Amphibians (frogs, toads, salamanders and newts) generally require water for reproduction – the eggs being fertilized externally in the same way as most fish. During the larval stage (e.g. as a tadpole) the typical amphibian has gills that are replaced by lungs as it matures into an adult. Frogs (which are mostly aquatic) and toads (which are mostly terrestrial) are similar in body shape. Generally the former have long hind legs and hop about while the latter have short hind legs and walk about.

Western Pond Turtle

Western Pond Turtle

Amphibians are found in the riparian and freshwater marsh areas around the Bay, including Big Canyon. One of the most common, and also the most detrimental, of our local species is the invasive African clawed frog.

Reptiles (turtles, lizards and snakes which are present at the Bay, and alligators which are not) do not require water for reproduction and development. They lay eggs essentially in the same way that birds do. They have lungs and scaly skin to prevent the evaporation of body fluids.

Visit the Interpretive Center to see live amphibians and reptiles.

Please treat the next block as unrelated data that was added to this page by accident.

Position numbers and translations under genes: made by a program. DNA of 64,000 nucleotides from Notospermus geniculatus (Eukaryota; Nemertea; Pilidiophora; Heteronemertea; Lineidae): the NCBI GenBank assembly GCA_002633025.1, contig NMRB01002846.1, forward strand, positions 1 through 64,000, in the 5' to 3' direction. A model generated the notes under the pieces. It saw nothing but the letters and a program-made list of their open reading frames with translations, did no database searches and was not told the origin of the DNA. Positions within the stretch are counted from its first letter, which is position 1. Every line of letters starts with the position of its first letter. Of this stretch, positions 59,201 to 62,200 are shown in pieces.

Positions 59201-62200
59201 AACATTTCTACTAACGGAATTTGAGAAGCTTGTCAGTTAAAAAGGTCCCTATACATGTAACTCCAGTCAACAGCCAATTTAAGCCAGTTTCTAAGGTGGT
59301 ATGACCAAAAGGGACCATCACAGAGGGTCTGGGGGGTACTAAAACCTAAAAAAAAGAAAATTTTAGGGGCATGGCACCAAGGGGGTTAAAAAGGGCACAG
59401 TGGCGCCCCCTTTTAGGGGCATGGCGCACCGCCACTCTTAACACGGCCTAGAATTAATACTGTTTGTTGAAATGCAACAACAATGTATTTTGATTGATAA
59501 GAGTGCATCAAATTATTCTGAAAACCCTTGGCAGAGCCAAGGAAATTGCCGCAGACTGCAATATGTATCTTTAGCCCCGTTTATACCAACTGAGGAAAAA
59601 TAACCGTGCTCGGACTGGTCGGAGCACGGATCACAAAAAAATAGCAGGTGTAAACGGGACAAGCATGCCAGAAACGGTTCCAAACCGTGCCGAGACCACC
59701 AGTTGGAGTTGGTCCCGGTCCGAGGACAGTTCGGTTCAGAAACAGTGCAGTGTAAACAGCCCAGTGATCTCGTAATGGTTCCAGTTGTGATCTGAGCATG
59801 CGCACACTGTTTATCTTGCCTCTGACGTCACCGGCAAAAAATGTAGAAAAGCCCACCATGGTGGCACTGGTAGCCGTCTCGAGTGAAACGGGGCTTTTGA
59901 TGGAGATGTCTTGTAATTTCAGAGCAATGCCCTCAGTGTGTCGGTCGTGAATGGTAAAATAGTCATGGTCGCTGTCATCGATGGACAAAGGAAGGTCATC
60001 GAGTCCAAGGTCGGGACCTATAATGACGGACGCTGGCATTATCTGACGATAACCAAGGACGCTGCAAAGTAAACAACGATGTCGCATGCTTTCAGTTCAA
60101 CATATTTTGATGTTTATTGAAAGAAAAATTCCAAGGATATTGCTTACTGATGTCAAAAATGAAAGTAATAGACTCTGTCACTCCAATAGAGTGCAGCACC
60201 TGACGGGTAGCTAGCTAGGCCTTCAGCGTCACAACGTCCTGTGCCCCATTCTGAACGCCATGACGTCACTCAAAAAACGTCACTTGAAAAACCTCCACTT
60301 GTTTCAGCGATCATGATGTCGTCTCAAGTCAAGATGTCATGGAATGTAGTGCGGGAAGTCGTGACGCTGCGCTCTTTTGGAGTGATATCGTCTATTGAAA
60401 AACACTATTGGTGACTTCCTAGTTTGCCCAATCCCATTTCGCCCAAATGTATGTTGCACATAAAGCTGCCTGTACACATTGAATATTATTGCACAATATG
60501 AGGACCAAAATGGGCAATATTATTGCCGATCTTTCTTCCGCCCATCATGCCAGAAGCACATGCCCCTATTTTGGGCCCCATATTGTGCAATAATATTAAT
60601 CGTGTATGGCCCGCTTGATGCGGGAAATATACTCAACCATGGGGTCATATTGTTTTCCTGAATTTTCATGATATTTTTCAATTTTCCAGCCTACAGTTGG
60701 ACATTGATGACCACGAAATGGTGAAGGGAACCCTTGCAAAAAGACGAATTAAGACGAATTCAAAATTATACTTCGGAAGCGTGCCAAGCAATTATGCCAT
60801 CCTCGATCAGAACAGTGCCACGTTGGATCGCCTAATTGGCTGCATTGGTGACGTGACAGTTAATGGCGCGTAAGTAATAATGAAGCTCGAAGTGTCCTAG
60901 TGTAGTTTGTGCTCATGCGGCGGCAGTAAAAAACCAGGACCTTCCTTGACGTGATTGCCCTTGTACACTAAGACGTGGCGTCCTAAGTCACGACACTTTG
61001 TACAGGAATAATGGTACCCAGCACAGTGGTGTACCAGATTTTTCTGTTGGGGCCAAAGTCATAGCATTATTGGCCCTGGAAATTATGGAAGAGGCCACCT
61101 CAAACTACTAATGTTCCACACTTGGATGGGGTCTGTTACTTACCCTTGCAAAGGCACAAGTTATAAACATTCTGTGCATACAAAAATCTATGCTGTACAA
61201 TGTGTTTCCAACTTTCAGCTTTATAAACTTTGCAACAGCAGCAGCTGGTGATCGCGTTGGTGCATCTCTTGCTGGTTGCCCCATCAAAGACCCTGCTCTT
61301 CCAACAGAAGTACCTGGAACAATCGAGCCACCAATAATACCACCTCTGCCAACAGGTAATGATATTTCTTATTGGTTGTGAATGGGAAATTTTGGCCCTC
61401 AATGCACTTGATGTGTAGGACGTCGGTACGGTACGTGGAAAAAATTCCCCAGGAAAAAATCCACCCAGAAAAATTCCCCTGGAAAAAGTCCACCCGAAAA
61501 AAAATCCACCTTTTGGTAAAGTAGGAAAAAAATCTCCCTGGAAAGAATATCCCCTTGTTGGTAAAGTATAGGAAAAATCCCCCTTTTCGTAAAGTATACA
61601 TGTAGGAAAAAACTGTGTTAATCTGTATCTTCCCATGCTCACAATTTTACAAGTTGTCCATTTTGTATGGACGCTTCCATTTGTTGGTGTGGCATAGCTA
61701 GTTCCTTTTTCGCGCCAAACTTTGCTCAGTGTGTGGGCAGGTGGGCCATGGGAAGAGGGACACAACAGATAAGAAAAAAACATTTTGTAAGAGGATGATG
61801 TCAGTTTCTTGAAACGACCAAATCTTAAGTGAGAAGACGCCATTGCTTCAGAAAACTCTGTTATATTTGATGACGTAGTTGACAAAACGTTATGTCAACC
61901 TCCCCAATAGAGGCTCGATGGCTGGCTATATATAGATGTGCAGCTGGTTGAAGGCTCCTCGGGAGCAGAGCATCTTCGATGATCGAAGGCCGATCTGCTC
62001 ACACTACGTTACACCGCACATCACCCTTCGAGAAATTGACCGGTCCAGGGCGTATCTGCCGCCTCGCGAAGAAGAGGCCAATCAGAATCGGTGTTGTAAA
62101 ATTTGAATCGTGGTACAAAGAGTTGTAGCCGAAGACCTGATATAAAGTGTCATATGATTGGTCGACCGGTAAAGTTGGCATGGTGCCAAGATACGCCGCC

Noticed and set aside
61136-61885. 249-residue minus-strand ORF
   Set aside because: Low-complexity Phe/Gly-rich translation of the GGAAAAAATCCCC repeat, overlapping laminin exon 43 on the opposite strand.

Species lists from 1989 UNBER Land Management Plan

Amphibians
California newt – Taricha torosa
California slender salamander – Batrachoseps attenuatus
Western toad – Bufo boreas
Pacific treefrog – Hyla regilla
Bullfrog+ – Rana catesbiena
African clawed frog+ – Xenopus laevus

Reptiles

Pacific pond turtle – Clemmys marmorata
Pond slider+ – Chrysemys scripta
California legless lizard – Anniella pulchra
Coast horned lizard – Phrynosoma coronatum
Side-blotched lizard – Uta stansburina
Western fence lizard – Sceloporus occidentalis
Western whiptail – Cnemidophorus tesselatus
Southern Alligator lizard – Gerrhonotus multicarinatus
Common kingsnake – Lampropeltis getulus
Striped racer – Masticophis lateralis
Coachwhip – Masticophis flagellum
Gopher snake – Pituophis melanoleucus
Western rattlensnake – Crotalus virdis

+Exotic